Are You Using Fiction to Examine Your Life?

 

In June 2018 I spent some time in Naarden-Vesting, Netherlands. I was in a major transition in life and created this video on the books I was reading at the time.

As I prepare for another journey and am in the beginning of another major transition, the books, both fiction and non-fiction are showing up to help me navigate my new life.

What are you reading that is helping you change your universe? Our readers would love to know. Please post in the comments.

© 2018 Jennifer Holik

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Moving Deeper into the Combat Experience

europe genealogy writing wwii Sep 14, 2018

I’ve spent more than 20 years in the fields of genealogy/family history and military history with a focus the last decade on World War I and World War II. I taught myself a lot where genealogy was concerned, and attended classes and conferences. I participated in the community’s professional genealogy education. Throughout everything I studied or read, the focus was on names, dates, places, sometimes historical context, but never on exploring the physical, mental, emotional, or spiritual side of family.

When I began researching in-depth both world wars, which led me to teach and write books on how to research any branch, there was no one to teach me what to do. No one in the country had written educational materials. Yes there were two very outdated books on barely researching Army service, but beyond that nothing existed. The few people who were starting to lecture on this were not going beyond the basics of “all the records burned and here are some online...

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Sacred Spaces in Europe

genealogy travel wwii Sep 12, 2018
 

In Germany the summer of 2018, I spent a day traveling with Doug Mitchell, who showed Johan and I the West Wall, Dragon's Teeth, bunkers, and memorials. We absorbed a lot of history that day.

We visited many WWII sites, some in which I could still feel the trauma, hear the whispers, feel the pain. And others, like the one in this video, where there was a sense of peace.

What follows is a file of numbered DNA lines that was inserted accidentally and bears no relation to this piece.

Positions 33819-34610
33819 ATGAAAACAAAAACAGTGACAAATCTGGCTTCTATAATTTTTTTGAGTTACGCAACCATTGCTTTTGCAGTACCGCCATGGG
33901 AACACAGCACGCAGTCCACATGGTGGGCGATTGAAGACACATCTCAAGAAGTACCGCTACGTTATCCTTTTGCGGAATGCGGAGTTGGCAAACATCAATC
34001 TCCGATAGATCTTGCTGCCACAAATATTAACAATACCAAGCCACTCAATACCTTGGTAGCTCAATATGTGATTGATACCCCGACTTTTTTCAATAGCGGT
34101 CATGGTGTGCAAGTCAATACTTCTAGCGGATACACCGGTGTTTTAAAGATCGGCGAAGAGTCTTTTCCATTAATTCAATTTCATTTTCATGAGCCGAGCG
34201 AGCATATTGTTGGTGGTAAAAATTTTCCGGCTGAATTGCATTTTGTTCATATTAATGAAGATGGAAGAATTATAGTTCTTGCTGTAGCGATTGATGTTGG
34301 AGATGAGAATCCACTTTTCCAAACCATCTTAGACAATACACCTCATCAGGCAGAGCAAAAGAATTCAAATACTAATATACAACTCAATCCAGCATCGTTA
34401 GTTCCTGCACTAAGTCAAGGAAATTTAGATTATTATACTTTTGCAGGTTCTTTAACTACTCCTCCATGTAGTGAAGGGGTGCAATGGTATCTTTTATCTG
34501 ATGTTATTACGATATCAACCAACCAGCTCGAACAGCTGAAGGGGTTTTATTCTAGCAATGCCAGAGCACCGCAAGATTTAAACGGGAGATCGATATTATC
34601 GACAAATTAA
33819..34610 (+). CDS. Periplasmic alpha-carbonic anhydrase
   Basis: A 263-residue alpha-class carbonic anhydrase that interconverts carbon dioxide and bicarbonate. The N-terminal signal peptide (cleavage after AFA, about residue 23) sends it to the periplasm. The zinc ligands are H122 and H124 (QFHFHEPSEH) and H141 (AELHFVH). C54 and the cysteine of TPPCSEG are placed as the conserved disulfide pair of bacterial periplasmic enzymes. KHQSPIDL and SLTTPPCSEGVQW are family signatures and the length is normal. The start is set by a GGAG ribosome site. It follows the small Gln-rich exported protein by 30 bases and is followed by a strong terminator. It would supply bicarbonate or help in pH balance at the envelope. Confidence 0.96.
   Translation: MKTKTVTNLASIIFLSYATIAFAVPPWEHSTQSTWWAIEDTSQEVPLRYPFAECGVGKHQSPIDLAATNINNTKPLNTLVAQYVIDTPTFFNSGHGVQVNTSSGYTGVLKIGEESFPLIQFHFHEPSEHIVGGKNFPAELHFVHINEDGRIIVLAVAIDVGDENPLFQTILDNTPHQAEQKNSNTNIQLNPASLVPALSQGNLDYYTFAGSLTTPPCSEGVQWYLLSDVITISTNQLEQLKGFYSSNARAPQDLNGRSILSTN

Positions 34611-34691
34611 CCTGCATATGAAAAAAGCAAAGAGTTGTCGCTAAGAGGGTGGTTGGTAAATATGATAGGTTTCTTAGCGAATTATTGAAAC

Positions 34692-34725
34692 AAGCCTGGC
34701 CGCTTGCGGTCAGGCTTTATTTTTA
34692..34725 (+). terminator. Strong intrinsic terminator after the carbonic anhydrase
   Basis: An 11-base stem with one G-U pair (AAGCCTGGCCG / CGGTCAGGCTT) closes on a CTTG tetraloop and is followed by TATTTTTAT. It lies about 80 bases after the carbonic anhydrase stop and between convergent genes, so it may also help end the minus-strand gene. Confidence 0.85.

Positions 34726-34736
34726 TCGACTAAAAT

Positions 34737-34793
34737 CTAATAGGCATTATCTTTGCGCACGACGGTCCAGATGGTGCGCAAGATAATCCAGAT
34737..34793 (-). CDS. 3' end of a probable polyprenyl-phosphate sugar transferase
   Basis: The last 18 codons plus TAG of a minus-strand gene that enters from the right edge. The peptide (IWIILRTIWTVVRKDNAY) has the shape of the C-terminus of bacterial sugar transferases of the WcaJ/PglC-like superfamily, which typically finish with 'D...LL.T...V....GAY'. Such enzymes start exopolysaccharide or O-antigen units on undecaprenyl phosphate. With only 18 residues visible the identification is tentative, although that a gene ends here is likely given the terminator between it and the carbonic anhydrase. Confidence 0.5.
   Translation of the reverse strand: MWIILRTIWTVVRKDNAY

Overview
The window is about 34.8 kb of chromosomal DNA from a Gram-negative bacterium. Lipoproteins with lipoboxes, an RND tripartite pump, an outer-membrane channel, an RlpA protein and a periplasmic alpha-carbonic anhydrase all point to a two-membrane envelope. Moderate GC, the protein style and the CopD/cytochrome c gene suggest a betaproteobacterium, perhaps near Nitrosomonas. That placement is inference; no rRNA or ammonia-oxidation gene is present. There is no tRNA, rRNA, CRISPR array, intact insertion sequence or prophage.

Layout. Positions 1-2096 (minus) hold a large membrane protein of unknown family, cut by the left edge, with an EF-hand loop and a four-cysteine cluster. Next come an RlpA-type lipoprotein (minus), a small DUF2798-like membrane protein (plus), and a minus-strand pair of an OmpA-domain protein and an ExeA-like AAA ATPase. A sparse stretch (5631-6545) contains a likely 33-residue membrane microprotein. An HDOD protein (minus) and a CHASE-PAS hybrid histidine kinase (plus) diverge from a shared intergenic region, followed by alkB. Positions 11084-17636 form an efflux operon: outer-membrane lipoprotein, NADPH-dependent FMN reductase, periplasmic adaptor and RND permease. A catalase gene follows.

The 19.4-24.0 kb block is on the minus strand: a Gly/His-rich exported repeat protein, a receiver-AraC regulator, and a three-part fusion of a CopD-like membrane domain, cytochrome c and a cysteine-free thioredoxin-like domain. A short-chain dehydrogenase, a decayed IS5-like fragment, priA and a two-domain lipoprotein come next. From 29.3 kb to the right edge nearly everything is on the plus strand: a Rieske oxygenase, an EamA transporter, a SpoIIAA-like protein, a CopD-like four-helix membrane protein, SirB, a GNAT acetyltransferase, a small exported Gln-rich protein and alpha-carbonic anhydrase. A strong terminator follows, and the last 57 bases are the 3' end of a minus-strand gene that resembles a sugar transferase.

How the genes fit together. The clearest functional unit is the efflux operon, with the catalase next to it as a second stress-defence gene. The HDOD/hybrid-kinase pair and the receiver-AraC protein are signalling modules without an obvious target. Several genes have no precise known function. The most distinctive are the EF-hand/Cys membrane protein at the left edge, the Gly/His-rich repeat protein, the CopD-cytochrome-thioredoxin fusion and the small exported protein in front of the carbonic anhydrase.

That peace was a bit in conflict with my head which knew a battle had raged in those woods and blood soaked the land. Sometimes standing in these sacred spaces is difficult for us to reconcile energy and mind.

Where have you stood in a military family member's footsteps that caused this reaction in you? How did you reconcile the energy and knowledge?

© 2018 Jennifer Holik

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Travel in your Family's WWII Footsteps in Europe

europe genealogy travel wwii Sep 07, 2018
 

For more than a decade I have been researching all branches of the military in WWII. In 2015 I finally went to Europe to walk in the footsteps of my cousin James Privoznik, fly his final burial flag over the American Battle Monuments Commission (ABMC) Luxembourg Cemetery where he sleeps, and then walk in the woods here he was killed.

Earlier on that trip I visited my first ABMC cemetery at Normandy. Having extensively researched and read hundreds of Individual Deceased Personnel File (IDPF)s and the work of the Graves Registration Service, I thought I was prepared to stand in that sacred space.

All the research in the world, all the reading of books in the world, is not the same as standing where your family member fought, was wounded, or died. Nothing can compare or completely prepare you for that moment.

Have you traveled in Europe after doing the military research for your family? It isn't enough to look at your father's discharge paper and say, 'Oh he was in that unit.' Usually...

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Can We Have Gratitude for their Choices?

 

I’ve been having many conversations with people about FAMILY. CHOICE. GRATITUDE. JUDGMENT. NEGATIVITY. CHANGE. WAR. LIFE. DEATH.

Whenever I have posed some questions, usually in a short video, about family choice and what would it take to stop judging it all, the response I get on the posts and through messages is often filled with negativity. As if there is no possibility to see anything positive in the “bad” or “wrong” or “terrible” choices our family members made. Yet, what if there is something in there to be grateful for?

Add to this the tangled web of someone saying, “Well my grandpa did THIS and I know how it traumatized THAT person and THAT person so why should I not judge?”

First, we do not know the 100 choices and experiences that led up to grandpa making a choice that did some damage or whatever it caused. Second, we do not know the 100 choices, experiences, baggage, etc. carried by the people his choice hurt. We were...

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